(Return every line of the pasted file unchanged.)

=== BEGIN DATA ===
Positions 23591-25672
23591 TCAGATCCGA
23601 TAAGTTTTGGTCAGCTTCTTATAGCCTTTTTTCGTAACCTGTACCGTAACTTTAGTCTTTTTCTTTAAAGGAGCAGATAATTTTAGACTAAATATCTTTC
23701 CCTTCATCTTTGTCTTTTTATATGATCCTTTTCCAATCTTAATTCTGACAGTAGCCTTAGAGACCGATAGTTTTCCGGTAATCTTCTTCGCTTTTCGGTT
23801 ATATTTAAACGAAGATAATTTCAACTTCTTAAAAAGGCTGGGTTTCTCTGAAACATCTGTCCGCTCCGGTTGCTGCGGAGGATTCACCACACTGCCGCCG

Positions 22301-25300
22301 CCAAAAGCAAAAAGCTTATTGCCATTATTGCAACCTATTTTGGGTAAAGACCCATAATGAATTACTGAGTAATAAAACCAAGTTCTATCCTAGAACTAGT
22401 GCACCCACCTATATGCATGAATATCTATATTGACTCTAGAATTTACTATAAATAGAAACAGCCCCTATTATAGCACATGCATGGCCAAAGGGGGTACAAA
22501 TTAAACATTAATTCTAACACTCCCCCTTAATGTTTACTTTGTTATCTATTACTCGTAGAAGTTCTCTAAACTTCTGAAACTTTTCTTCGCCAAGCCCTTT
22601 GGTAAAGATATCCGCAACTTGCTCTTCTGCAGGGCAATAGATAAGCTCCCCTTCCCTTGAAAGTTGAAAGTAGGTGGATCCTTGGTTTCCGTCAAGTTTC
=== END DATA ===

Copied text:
Positions 23591-25672
23591 TCAGATCCGA
23601 TAAGTTTTGGTCAGCTTCTTATAGCCTTTTTTCGTAACCTGTACCGTAACTTTAGTCTTTTTCTTTAAAGGAGCAGATAATTTTAGACTAAATATCTTTC
23701 CCTTCATCTTTGTCTTTTTATATGATCCTTTTCCAATCTTAATTCTGACAGTAGCCTTAGAGACCGATAGTTTTCCGGTAATCTTCTTCGCTTTTCGGTT
23801 ATATTTAAACGAAGATAATTTCAACTTCTTAAAAAGGCTGGGTTTCTCTGAAACATCTGTCCGCTCCGGTTGCTGCGGAGGATTCACCACACTGCCGCCG

Positions 22301-25300
22301 CCAAAAGCAAAAAGCTTATTGCCATTATTGCAACCTATTTTGGGTAAAGACCCATAATGAATTACTGAGTAATAAAACCAAGTTCTATCCTAGAACTAGT
22401 GCACCCACCTATATGCATGAATATCTATATTGACTCTAGAATTTACTATAAATAGAAACAGCCCCTATTATAGCACATGCATGGCCAAAGGGGGTACAAA
22501 TTAAACATTAATTCTAACACTCCCCCTTAATGTTTACTTTGTTATCTATTACTCGTAGAAGTTCTCTAAACTTCTGAAACTTTTCTTCGCCAAGCCCTTT
22601 GGTAAAGATATCCGCAACTTGCTCTTCTGCAGGGCAATAGATAAGCTCCCCTTCCCTTGAAAGTTGAAAGTAGGTGGATCCTTGGTTTCCGTCAAGTTTC